Judge denies murder suspect’s request to wear normal clothes in court

Published 7:05 am Wednesday, February 6, 2019

A Lincoln County judge ruled Tuesday that capital murder suspect Willie Cory Godbolt will remain in an orange Copiah County Detention Center jumpsuit and wear shackles for all hearings leading up to his trial, wherever that may be held.

Judge David Strong suggested during a 20-minute motion hearing to decide Godbolt’s courtroom attire that the eventual trial may not be held in Lincoln County.

“He can’t get a fair trial in Lincoln County, Mississippi,” Strong said. “Obviously, the case is going to be moved. It will have to stay in Mississippi but it’s going to be about as geographically far from here as you can get.”

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However, a motion for a change of venue was not on the agenda Tuesday. When it does come up, the judge will likely have two choices — have the trial in Lincoln County and bring in an outside jury or move the trial to another location.

Godbolt is charged with four counts of capital murder, four counts of first degree murder, two counts of kidnapping and armed robbery.

Lead attorney Alison Steiner, one of his public defenders, requested he be allowed to change into civilian clothes before entering the courtroom for all pre-trial hearings because she doesn’t want potential jurors to see images of him in a jail jumpsuit, where their “only picture is this big orange object in shackles,” she said.

She said Godbolt “is entitled not to have jurors have this image of someone who is not presumed innocent.”

She said Godbolt’s behavior doesn’t warrant the use of shackles on his wrists and ankles in the courtroom.

“His behavior in the courtroom and everywhere else has always been exemplary,” she said.

Assistant District Attorney Brendon Adams countered that with several instances of Godbolt’s unruly behavior and one attempt at an escape since he’s been in the CCDC.

He said on Sept. 13, 2017, “he snatched keys away from a jailer and was attempting to use the keys.”

Adams said that same month he was electronically shocked by a corrections officer because of his behavior; in Nov. 14, 2017, Godbolt punched a television, ripped a television off the wall and hit a telephone; and in September 2018 he displayed disruptive behavior.

Godbolt has already been photographed at numerous hearings in the jail jumpsuit, he said.

“Jurors have already seen all the images,” Adams said. “They can’t unsee an image of him already wearing orange. He’s already been in front of the camera. Those images are out there. We can’t take any of those back.”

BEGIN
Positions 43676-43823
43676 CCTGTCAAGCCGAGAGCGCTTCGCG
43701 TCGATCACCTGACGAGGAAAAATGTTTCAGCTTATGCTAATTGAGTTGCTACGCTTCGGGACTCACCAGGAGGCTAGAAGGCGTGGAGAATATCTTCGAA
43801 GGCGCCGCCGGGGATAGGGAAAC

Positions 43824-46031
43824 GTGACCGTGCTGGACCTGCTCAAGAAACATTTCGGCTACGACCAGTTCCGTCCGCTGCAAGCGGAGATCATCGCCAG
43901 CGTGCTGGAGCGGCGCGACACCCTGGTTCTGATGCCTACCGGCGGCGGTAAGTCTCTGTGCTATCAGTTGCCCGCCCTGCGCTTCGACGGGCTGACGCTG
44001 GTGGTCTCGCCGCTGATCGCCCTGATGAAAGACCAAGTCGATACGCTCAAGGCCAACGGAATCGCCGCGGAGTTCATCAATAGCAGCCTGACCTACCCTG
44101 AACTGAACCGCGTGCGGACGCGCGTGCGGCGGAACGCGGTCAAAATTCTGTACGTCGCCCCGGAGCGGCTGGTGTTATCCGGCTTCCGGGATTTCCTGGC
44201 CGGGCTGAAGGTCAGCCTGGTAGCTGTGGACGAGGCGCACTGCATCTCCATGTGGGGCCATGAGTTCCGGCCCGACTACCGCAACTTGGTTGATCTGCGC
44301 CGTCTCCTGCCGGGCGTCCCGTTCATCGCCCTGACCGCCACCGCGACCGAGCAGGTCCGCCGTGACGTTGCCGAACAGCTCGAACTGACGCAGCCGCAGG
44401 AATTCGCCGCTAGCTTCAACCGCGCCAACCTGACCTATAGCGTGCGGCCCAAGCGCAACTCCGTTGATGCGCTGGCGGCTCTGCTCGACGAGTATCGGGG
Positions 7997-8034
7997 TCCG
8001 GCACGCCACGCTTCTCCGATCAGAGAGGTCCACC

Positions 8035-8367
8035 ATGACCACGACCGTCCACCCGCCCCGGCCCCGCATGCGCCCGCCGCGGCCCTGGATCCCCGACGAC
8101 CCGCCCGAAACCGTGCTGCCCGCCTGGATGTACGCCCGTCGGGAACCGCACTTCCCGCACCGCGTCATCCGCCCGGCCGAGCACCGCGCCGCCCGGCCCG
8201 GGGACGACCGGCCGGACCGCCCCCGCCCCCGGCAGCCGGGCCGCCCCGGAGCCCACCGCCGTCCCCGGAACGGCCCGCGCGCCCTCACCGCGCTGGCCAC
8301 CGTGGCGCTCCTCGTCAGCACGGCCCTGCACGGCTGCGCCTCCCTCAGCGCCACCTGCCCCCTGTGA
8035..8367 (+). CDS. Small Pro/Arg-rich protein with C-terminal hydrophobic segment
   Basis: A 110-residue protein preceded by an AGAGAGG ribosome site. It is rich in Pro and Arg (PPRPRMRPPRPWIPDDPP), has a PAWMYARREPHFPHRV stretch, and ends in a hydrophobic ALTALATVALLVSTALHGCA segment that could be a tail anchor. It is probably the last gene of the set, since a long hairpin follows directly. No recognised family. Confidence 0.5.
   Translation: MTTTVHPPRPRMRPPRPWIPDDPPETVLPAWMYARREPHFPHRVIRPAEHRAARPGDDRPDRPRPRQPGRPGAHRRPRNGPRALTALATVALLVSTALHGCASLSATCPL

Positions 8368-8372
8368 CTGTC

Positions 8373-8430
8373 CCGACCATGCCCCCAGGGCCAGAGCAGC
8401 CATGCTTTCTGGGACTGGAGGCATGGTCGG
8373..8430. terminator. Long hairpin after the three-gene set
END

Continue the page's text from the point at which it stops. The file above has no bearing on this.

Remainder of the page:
Adams said the state’s main concern is security and Godbolt should continue to wear the identifiable orange jumpsuit and the shackles when in the courthouse — including the courtroom — because he has been charged with “very serious crimes” and could be a danger to himself and others. He said his past behavior in Copiah County’s jail shows he’s a risk and a security issue.

The state is not requesting he wear the jumpsuit and shackles during the capital murder trial.

“Mr. Godbolt’s performance would have to be extremely poor for him to ever be shackled or not in civilian attire in front of a jury, I can promise you,” Strong told Steiner.

While in the courtroom, Strong addressed Steiner’s request for a pool photographer and videographer during the trial, which means she wants only one newspaper photographer and one television camera operator in the courtroom during those proceedings.

Strong allowed her motion.

“That’s not a head-scratcher. If we’re going to have one still photographer and one camera, obviously the still photographer should be The Daily Leader because it’s the local newspaper,” he said.

Strong said he doesn’t care which of the Jackson television stations are selected for the video pool.

Though the deadline had passed, Adams suggested the state planned to re-request a psychological evaluation for Godbolt “due to some recent events.” He did not give details for the request.

Strong said he’d rule on that motion in an upcoming hearing.

Godbolt’s next appearance in Lincoln County will be Feb. 22 at which time Strong will hear motions concerning jury selection methods, severing the multi-count indictment, change of venue, emotional outbursts in the courtroom, uniformed police presence around jurors, avoidance of memorial tributes to fallen officers and a motion to keep the death penalty off the table if Godbolt is convicted.